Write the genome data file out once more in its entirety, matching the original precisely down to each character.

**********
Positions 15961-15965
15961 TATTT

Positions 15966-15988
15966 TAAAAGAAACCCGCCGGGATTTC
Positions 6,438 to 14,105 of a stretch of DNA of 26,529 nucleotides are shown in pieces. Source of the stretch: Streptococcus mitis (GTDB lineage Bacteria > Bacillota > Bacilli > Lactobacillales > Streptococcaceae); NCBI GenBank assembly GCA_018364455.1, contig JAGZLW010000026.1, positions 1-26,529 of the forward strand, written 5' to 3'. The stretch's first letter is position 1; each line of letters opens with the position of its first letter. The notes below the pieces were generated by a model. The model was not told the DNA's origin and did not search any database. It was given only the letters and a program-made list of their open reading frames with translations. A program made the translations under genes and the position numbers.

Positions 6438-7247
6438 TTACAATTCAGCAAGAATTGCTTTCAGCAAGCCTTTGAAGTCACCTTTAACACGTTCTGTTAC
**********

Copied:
Positions 15961-15965
15961 TATTT

Positions 15966-15988
15966 TAAAAGAAACCCGCCGGGATTTC
Positions 6,438 to 14,105 of a stretch of DNA of 26,529 nucleotides are shown in pieces. Source of the stretch: Streptococcus mitis (GTDB lineage Bacteria > Bacillota > Bacilli > Lactobacillales > Streptococcaceae); NCBI GenBank assembly GCA_018364455.1, contig JAGZLW010000026.1, positions 1-26,529 of the forward strand, written 5' to 3'. The stretch's first letter is position 1; each line of letters opens with the position of its first letter. The notes below the pieces were generated by a model. The model was not told the DNA's origin and did not search any database. It was given only the letters and a program-made list of their open reading frames with translations. A program made the translations under genes and the position numbers.

Positions 6438-7247
6438 TTACAATTCAGCAAGAATTGCTTTCAGCAAGCCTTTGAAGTCACCTTTAACACGTTCTGTTAC